22 May (NucNet): The UK’s nuclear energy industry has welcomed confirmation by prime minister Theresa May that the government intends to seek associate status to Euratom R&D programmes.
In a speech on 21 May 2018 Mrs May said she wants the UK to have a deep science partnership with the European Union because “this is in the interests of scientists and industry right across Europe”.
She said: “And today I want to spell out that commitment even more clearly. The United Kingdom would like the option to fully associate ourselves with the excellence-based European science and innovation programmes – including the successor to Horizon 2020 and Euratom R&T [research and training].”
Mrs May said it is “in the mutual interest of the UK and the EU that we should do so” and added that such an association would involve an appropriate UK financial contribution, “which we would willingly make”.
Tom Greatrex, chief executive of the London-based Nuclear Industry Association, said the UK civil nuclear industry has long called for an association between the UK and Euratom so important collaborative scientific research can continue in the UK.
He said there are thousands of highly skilled personnel working on the Euratom funded fusion R&D programme, many of whom have felt uncertain about the future of their jobs since the Brexit referendum.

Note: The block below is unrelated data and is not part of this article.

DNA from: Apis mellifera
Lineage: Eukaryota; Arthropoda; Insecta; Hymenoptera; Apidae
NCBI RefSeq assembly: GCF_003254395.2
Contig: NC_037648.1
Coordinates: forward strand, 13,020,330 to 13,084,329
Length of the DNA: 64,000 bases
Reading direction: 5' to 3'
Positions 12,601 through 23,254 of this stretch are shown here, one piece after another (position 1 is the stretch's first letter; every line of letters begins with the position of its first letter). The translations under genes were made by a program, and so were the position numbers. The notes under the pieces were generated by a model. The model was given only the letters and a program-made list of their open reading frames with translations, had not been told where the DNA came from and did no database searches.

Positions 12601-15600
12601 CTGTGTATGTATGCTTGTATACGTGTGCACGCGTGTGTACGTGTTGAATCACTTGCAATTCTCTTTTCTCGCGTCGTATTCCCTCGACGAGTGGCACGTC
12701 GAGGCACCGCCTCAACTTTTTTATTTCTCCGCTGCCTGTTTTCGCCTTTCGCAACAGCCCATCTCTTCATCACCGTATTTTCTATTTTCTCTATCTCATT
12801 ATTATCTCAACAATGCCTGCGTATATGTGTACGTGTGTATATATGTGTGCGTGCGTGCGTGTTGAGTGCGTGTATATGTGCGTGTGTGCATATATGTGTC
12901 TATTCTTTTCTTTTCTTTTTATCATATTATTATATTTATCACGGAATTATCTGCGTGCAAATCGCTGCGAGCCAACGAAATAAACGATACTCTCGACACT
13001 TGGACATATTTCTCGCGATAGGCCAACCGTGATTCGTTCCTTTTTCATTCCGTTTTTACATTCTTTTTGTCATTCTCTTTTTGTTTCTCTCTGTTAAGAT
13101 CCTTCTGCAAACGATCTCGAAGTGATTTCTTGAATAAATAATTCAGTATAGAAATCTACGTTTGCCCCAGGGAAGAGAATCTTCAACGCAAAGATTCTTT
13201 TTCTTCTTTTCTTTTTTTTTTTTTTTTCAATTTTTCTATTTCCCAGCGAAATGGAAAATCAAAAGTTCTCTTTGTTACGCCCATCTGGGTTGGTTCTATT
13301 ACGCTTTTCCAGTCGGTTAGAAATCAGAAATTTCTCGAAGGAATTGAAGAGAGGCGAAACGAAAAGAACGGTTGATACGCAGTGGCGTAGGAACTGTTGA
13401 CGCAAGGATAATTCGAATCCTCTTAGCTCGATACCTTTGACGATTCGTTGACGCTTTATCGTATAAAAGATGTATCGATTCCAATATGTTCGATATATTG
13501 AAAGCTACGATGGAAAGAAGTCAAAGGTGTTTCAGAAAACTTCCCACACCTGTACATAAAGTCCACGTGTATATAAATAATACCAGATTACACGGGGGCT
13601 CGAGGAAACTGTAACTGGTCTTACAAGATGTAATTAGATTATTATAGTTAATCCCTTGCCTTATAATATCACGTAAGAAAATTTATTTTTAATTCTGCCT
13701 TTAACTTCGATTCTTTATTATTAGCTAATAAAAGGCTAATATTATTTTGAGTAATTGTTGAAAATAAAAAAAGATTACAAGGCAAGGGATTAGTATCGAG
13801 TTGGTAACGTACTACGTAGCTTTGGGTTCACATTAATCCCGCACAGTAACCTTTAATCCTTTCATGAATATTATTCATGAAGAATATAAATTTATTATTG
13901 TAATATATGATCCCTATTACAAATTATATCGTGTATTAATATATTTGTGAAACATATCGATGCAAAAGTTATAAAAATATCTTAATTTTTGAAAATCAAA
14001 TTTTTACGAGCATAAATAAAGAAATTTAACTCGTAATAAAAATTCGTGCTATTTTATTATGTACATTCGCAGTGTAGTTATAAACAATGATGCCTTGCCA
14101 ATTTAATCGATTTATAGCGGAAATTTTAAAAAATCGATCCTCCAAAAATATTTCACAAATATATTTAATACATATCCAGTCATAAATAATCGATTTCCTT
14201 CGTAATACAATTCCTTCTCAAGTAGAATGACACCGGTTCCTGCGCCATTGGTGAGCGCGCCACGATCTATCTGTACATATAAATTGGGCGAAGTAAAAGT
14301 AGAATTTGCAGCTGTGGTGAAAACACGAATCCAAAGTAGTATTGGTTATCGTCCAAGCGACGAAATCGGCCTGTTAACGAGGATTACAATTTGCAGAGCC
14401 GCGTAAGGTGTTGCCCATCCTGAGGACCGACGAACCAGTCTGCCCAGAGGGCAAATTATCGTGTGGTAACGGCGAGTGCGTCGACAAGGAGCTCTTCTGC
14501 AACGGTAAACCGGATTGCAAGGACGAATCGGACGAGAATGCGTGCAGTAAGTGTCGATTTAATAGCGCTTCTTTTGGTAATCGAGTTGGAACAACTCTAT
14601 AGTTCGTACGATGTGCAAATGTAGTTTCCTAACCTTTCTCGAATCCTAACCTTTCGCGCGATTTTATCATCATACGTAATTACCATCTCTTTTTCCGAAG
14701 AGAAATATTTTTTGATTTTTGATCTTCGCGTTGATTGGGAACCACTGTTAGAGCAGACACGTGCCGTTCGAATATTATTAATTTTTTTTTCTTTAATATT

“It is welcome that the UK government has acknowledged the benefits of the UK’s participation in these Euratom programmes and is seeking an association agreement that will enable that to continue,” he said.
“That is a benefit to the UK, to the rest of the European Union and to the global scientific community, and I hope the European Commission respond positively.”
But he said this is just one part of the current Euratom framework and progress in replicating other vital areas is still needed before the UK leaves the EU in March 2019.
Euratom is the EU’s nuclear safety and research watchdog, but when the UK leaves the EU it will also be leaving Euratom.
Euratom was initially created to coordinate the member states’ research programmes for the peaceful use of nuclear energy. According to the EU, the Euratom treaty today helps to pool knowledge, infrastructure and funding of nuclear energy. It ensures the security of atomic energy supply within the framework of a centralised monitoring system.